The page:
The HBO Max streaming service just released a new 10 episode sci-fi series by Ridley Scott titled “Raised by Wolves”. It’s described as the story of human children who are raised on an alien planet by a pair of androids named “Father” and “Mother”. This of course invites comparisons to the 2019 Netflix film “I Am Mother” starring Hilary Swank and Rose Byrne in which an android mother raises a human child.
Wolves however the much more complicated and nuanced story. The premise is there was a war between religious zealots called the Mithraic and atheists. The war ends up leaving earth uninhabitable. An atheist scientist sends two androids to planet Kepler-22b with 12 human embryos. They are programmed to raise and nurture the human children and to be strictly atheist. Meanwhile the Mithraic survivors have created a giant spaceship called the Ark of Heaven with thousands of colonists headed for the same planet. When they arrive, our android friends have only managed to raise one of the children. The others either failed at birth or died of some strange illness.
I’ve seen the first three episodes which are available now with a total of ten coming this season.
While we expect from the first episode that it’s going to be the story of the androids raising the kids, in the next two episodes the narrative also includes a Mithraic couple named Marcus and Sue who have a young son of their own. Marcus is played by Travis Fimmel whose most notable role was as Ragnar Lothbrok on the History Channel series “Vikings”.
Through a series of flashbacks we learn more about Marcus and Sue. We learn of their role in the war on earth and how they came to gain passage on the Ark to the new planet. We also learn some secrets about the origins of the androids especially Mother. Without giving things away I will just say there are a number of “things are not what they seem” plot points to make it especially interesting.
It’s not really clear which side are the bad guys and which side are the good guys. We aren’t always exactly certain who to root for. That makes the story even more interesting because nothing is strictly black-and-white. There are lots of shades of gray.
By the way, Mithraism or the Mithraic Mysteries as it is sometimes known, was a real religion practiced in the first through fourth centuries. Mostly practiced around the Mediterranean and the Roman Empire it involved worship of a deity Mithra which was loosely based on worship of a Persian deity by the same name. The religion was popular among the Roman army. According to my friend retired Marian University history professor Dr. Jim Divita, it is believed that some of the initiation rites for the religion required hand-to-hand combat. So it can be seen why it would be popular among the troops and never got much widespread acceptance elsewhere. It was sort of a rival religion to early Christianity. In the fourth century as Christianity gained dominance it pretty much wiped out Mithraism. In this show, their version of the Mithraic religion focuses on the God Sol (the sun). In the actual religion Mithra is depicted as having a dinner banquet with the God Sol but there’s no indication that the sun God was their primary deity. Rather it was Mithra himself. For more on the religion check out this article on Wikipedia.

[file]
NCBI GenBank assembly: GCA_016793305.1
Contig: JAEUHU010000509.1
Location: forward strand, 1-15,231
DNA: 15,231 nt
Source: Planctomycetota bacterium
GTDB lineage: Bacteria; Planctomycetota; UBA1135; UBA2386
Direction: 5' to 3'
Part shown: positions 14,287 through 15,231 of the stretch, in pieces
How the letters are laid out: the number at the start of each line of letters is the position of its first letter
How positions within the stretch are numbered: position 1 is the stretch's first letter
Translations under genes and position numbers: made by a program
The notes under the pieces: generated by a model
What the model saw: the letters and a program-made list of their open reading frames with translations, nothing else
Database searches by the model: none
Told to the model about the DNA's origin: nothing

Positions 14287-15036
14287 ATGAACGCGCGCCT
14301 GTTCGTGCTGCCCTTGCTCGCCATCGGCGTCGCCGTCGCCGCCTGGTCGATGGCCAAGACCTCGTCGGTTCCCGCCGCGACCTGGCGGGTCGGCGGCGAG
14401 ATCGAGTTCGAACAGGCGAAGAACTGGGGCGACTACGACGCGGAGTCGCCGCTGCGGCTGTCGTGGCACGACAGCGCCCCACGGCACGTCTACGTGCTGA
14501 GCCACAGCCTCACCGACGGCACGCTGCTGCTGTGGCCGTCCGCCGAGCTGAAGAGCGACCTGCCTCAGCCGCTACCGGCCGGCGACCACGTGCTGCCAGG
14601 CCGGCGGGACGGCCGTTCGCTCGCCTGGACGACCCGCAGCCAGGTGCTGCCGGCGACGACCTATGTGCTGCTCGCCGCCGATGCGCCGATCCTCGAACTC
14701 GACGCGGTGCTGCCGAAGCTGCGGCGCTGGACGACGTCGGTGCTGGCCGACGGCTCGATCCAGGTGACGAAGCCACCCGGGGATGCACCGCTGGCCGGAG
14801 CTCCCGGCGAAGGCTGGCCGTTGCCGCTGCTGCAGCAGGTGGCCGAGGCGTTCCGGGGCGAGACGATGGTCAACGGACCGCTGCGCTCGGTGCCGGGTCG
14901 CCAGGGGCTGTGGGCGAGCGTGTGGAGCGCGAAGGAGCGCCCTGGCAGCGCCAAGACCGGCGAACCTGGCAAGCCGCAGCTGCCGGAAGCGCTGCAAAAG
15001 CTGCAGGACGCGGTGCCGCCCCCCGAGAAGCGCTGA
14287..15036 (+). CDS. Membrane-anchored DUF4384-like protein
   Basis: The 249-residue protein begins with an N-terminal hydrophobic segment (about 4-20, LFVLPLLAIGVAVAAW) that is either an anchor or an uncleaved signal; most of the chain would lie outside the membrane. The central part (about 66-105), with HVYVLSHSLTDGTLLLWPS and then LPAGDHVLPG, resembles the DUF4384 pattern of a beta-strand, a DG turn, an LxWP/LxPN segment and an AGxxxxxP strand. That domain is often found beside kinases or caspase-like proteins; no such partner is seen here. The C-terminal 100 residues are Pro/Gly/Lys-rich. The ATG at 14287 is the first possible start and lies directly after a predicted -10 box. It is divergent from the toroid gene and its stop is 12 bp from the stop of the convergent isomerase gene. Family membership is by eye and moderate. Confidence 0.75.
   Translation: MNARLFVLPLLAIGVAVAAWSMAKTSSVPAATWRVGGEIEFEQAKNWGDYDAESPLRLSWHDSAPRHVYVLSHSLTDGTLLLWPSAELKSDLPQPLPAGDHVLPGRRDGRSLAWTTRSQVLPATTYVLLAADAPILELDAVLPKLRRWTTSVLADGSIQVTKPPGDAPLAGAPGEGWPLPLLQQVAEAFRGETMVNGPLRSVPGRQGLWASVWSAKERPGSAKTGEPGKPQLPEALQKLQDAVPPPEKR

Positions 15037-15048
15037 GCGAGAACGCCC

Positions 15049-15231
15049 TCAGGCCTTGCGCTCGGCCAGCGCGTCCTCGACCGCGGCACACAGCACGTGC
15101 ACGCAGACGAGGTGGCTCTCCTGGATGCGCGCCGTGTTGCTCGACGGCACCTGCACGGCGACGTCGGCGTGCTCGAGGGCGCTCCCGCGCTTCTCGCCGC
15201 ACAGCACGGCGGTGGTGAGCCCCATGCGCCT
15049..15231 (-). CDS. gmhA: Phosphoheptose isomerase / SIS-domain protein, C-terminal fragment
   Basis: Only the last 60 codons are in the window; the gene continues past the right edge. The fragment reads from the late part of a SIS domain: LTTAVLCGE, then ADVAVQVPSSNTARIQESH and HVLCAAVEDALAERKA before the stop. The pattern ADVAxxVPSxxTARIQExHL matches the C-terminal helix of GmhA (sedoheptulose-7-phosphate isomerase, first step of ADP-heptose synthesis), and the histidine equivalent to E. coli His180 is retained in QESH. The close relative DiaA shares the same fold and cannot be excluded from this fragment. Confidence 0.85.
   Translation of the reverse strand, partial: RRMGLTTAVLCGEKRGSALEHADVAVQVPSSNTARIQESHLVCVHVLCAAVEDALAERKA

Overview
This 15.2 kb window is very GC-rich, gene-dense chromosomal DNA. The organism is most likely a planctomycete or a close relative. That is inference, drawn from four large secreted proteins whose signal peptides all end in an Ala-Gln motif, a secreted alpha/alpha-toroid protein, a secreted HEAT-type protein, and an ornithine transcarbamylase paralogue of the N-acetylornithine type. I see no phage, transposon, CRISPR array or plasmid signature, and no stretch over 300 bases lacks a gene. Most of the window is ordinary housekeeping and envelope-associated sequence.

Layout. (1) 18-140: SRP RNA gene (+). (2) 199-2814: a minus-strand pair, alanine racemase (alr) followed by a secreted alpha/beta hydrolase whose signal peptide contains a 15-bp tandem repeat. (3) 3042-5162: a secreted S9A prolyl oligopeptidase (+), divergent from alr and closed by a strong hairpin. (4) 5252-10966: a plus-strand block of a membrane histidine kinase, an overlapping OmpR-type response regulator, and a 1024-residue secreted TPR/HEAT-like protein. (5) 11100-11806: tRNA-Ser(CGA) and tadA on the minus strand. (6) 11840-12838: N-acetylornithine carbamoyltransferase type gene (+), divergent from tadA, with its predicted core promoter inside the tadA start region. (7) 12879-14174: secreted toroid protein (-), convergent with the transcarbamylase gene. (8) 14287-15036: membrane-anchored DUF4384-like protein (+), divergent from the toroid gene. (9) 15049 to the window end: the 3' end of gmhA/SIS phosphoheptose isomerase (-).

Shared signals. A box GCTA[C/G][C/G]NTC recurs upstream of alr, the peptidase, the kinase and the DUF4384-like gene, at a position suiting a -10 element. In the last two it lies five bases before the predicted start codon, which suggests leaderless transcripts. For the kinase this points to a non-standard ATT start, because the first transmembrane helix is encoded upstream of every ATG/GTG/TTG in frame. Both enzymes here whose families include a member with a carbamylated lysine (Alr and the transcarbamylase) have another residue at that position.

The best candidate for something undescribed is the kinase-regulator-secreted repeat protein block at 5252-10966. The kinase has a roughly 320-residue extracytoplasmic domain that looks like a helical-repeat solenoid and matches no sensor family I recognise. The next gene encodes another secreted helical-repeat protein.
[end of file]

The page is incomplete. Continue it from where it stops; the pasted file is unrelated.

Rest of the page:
Shot on location in barren areas of South Africa the planet looks sufficiently alien to be credible. The special-effects are state-of-the-art. The detailed world building in the series is fascinating and credible without much if any plot driven technology. “Plot driven technology” is my term for some piece of science or gadgetry that works that way just because the plot needed it to. It’s one of my pet peeves. The acting is top-notch. I can’t wait to see where the story goes from here.
I’m giving it a really strong rating of “I really like it” and if you are a fan of science fiction with some politics and religion thrown in then I highly recommend it. This is assuming of course you have access to HBO Max. Check your cable provider because it may be if you already subscribed to HBO you might be able to get HBO Max for free. I’m on Spectrum in Indianapolis and I’m getting it as part of my HBO/Cinemax subscription on cable.
Although my initial review of the show was very positive, it seemed to go off the rails the further it went. The very final episode completely “jumped the shark” with a bizarre twist. Still plenty of room for a second season. I can’t begin to predict where it’s going to go. Maybe you will like it in the end better than I did. It was fun while it lasted.